Comparing Countries 1. From the “Select Report” drop-down menu,
select “Population Pyramid Graph.” 2. Choose the current year from the list of years. 3. From the list of countries or areas, select
“India,” “Italy,” “United States,” and “Zimbabwe.” (To select multiple countries, hold down the Ctrl key on Windows machines or the command key on Apple computers.)
4. Click “Submit.” 5. Sketch the graph for each country in Data
Table 5. Be sure to note the scale on each. 6. Write your observations about each graph.
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ACTIVITY 3 continued
Disposal and Cleanup There is no disposal or cleanup necessary for this investigation.
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Following a Population through Time 1. Click the “Search” tab at the top of the
section to return to the search menu. 2. From the year menu, select the current year.
Holding down the shift key, select the prior 20 years.
3. From the list of countries, select “United States.”
4. Click “Submit.” 5. You can either scroll through the results, or
you can click the play button at the top of the first graph next to the heading “Animation Controls.”
6. Make observations of how the population has changed over the past 20 years.
7. Repeat this procedure for Russia, selecting 1990 to 2010 as the year range.
8. Note the large dip in those who were in their late 40s in the early 1990s. In what other countries might you expect to find a similar pattern? Hint: Consider what major world events occurred during the lifespans of this cohort. Make a prediction, and test your hypothesis.
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Figure 3.
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Carrying Capacity (K) = 96 Death Rate = 0.1 Time
Interval (t) Number in Population
(N) at Beginning of Interval
Number of Breeding
Number of Offspring
Birth Rate Number of Deaths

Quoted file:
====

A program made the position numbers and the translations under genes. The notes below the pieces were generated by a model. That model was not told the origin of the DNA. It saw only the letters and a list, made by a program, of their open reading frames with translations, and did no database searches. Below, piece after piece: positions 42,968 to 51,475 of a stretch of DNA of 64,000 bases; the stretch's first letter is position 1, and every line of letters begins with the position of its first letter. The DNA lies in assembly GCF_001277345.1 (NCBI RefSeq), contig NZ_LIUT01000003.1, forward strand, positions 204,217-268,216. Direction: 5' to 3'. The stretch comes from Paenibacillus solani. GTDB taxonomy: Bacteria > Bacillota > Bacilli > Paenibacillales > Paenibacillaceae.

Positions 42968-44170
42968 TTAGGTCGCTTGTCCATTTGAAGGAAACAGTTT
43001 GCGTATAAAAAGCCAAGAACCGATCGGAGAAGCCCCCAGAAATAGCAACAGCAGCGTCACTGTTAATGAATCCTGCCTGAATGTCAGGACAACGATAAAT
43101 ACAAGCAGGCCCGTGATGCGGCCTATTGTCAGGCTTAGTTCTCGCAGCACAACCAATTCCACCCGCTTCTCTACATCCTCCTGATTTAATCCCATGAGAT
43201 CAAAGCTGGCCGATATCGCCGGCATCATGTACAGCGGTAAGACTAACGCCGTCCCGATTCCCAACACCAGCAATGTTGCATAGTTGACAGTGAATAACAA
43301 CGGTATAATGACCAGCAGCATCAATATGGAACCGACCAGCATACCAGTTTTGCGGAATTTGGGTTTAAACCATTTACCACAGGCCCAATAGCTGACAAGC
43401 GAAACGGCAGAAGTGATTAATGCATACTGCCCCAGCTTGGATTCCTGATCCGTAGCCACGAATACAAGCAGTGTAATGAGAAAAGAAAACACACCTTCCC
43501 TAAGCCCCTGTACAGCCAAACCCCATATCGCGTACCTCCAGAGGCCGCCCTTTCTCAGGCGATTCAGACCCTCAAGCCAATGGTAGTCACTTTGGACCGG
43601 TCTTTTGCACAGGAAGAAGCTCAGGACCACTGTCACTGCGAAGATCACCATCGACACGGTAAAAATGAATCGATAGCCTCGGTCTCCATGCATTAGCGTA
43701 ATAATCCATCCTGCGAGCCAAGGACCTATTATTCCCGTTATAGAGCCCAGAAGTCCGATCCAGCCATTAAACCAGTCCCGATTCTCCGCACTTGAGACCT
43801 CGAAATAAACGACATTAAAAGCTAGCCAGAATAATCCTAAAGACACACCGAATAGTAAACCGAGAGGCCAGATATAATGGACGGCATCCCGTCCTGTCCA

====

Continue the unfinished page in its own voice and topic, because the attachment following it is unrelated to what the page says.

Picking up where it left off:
Number Driven Off
Population Growth Rate (r)
0 1 2 3 4 5 6 7 8 9 10
Data Table 2A.
Number in Population (N)
Time Interval (t) r = 2.0 r = 1.5 r = 0.7 r = 1.0
Data Table 1.
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Carrying Capacity (K) = 96 Death Rate = 0.5 Time
Interval (t) Number in Population
(N) at Beginning of Interval
Number of Breeding
Number of Offspring
Birth Rate Number of Deaths
Number Driven Off
Population Growth Rate (r)
0 1 2 3 4 5 6 7 8 9 10
Data Table 2B.
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Birth Year Death Year Age at Death Gender
Average age at death: ____________
Data Table 3.
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Years Number of Deaths Crude Death
Rate Number of Survivors
Survivorship per 1,000 (S1000)
0–10 11–20 21–30 31–40 41–50 51–60 61–70 71–80 81–90
91–100 >100
Data Table 4.
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Country Graph Observation
United States
Data Table 5.
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BIOLOGY Carrying Capacity and Demographics
Investigation Manual
Carolina Biological Supply Company www.carolina.com • 800.334.5551 ©2017 Carolina Biological Supply Company
www.carolina.com/distancelearning 866.332.4478
Carrying Capacity and Demographics
Table of Contents
Time Requirements
Growth Rate
Population Growth and Carrying Capacity
Population Demographics
A Simulation without Carrying Capacity
A Simulation with Carrying Capacity
Birth Rate
Death Rate
Immigration and Emigration
Carrying Capacity
Activity 3
A Cohort Analysis
Activity 4
A Population Pyramids
Comparing Countries
Following a Population through Time
Disposal and Cleanup